Experts asked by the Budapest Business Journal believe that the M&A market will not pick up until the general economic environment takes a turn for the better. The market is awaiting a predictable economic policy and legal environment as well as stronger macroeconomic fundamentals.
The Hungarian M&A market has been very slow in the past few years, with only 25 to 30 medium-sized and large transactions per quarter, Zoltán Siklósi, managing partner of M&A advisory Invescom told the Budapest Business Journal. Many times a single deal will account for the lion’s share of the entire period’s M&A activity, he said, citing the government’s acquisition of a large stake in oil and gas company MOL and the buyout of Hungarian chemicals firm BorsodChem by China’s Wanhua as examples.
Buyers have become more cautious, with peer pressure now a thing of the past, according to Tamás Simonyi, an expert at KPMG. Recent negative publicity about the Hungarian market has also kept foreign investors away, he added. While domestic buyers do pop up in the case of some smaller transactions, they are extremely cautious and insist on buying only at low prices.
The stars of the region are Poland and Turkey, both of which have stable macroeconomic indicators, bigger markets and numerous potential acquisition targets, noted Simonyi. In turn, Hungary is still fighting to achieve stability and there are only a handful of big players in most industries. The owners of strong businesses are reluctant to sell, while there are no buyers for the weak ones.
Energy deal flows are the strongest, followed by TMT (technology, media and telecommunications) and business services, according to Falkenburg Corporate Finance partner Gábor Kurutz, who noted that these are crisis-resistant industries with great growth prospects. Meanwhile, the relatively weak sectors are real estate and the financial services industry.
Green energy is another sector where Kurutz sees new opportunities, with several projects already in the pipeline waiting for the necessary regulation to be implemented. He believes that both bank and equity financing will be readily available for these projects.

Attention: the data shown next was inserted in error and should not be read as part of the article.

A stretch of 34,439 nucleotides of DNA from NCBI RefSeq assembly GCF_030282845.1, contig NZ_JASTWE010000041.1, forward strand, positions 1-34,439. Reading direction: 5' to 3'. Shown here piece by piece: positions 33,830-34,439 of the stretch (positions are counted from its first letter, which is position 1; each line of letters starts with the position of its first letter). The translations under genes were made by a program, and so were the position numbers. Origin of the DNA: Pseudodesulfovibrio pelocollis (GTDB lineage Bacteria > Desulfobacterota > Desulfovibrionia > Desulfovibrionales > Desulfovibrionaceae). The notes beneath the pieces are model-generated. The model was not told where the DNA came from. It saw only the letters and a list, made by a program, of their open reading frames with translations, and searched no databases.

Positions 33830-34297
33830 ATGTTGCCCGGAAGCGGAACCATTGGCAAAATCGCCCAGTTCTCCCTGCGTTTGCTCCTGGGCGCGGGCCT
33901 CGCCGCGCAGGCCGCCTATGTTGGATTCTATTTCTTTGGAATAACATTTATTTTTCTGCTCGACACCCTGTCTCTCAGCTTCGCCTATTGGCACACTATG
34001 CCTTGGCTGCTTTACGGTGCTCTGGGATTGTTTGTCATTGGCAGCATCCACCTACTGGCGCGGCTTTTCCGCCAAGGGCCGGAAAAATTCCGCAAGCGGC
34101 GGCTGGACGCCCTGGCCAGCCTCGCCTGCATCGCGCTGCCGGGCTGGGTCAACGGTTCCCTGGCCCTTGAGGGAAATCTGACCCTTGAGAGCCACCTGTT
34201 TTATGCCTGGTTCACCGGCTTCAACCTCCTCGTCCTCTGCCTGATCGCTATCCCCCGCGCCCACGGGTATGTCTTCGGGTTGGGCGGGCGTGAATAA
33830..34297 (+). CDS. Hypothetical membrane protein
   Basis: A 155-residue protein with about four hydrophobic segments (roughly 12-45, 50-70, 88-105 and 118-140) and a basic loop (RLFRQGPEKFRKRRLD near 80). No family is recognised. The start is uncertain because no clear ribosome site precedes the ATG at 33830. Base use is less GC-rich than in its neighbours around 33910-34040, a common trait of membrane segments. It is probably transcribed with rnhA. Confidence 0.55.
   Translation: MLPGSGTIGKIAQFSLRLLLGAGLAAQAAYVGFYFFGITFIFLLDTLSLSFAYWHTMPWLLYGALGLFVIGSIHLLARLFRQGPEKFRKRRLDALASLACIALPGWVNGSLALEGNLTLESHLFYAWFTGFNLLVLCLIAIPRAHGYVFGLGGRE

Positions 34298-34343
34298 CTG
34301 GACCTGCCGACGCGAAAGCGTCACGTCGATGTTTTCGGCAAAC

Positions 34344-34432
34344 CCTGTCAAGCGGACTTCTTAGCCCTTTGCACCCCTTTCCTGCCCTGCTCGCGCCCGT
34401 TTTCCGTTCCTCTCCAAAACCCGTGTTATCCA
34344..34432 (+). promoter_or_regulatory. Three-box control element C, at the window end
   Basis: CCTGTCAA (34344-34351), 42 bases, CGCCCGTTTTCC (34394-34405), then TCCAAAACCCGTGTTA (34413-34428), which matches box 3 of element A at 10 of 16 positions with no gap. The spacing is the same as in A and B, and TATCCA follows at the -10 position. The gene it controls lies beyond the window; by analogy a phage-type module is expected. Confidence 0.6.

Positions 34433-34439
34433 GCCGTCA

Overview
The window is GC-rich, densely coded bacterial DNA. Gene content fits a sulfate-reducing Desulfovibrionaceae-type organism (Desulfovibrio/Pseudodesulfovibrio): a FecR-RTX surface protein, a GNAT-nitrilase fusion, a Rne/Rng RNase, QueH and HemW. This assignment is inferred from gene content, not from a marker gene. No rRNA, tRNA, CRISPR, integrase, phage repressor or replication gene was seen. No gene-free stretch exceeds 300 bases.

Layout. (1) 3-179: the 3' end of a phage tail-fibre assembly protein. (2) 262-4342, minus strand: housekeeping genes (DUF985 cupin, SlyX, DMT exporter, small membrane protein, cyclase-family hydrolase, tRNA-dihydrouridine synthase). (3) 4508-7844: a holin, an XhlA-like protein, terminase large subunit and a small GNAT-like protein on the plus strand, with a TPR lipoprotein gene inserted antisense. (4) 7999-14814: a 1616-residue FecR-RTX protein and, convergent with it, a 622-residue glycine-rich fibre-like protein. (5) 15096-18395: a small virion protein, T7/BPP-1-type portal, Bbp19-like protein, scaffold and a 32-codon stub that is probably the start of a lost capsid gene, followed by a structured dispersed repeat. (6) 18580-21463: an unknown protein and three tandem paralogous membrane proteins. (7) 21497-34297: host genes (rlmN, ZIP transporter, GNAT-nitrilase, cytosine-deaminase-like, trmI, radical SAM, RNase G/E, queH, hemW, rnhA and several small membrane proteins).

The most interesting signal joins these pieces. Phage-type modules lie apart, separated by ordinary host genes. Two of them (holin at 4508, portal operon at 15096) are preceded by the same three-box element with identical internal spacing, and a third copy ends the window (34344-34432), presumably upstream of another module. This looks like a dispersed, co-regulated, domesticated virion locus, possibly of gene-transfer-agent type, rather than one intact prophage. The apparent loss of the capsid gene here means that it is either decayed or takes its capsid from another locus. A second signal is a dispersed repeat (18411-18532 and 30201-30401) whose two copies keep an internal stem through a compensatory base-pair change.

Lots of companies are for sale in the food industry, the retail sector and the real estate market, noted Simonyi. However, potential targets must have a very attractive story and be relatively cheap to attract any bidders, he added.
Motivations to sell
Corporate restructuring and distress sales are the main drivers of M&A transactions. In several sectors, such as manufacturing and the food industry, companies that weathered the crisis better have tended to acquire their struggling peers.
The owners of many firms still hope that their situation will somehow improve and are reluctant to initiate a sale at the current low prices, Siklósi said. This sustains a significant gap between asking and offering prices.
Businesses on the brink of liquidation might still attract strategic investors hoping to exploit certain synergies, according to Siklósi. These investors might want to acquire a market, thus they may be willing to pay a higher price than would be justified by the company’s books.
The question of succession is also gaining importance in Hungary, as the owners of successful businesses who set up their firms shortly after the democratic transition are now approaching retirement, Kurutz said. If for some reason they cannot appoint a family member to take their place, they usually do not have a plan B for succession. These owners are often quite emotionally attached to their businesses, too.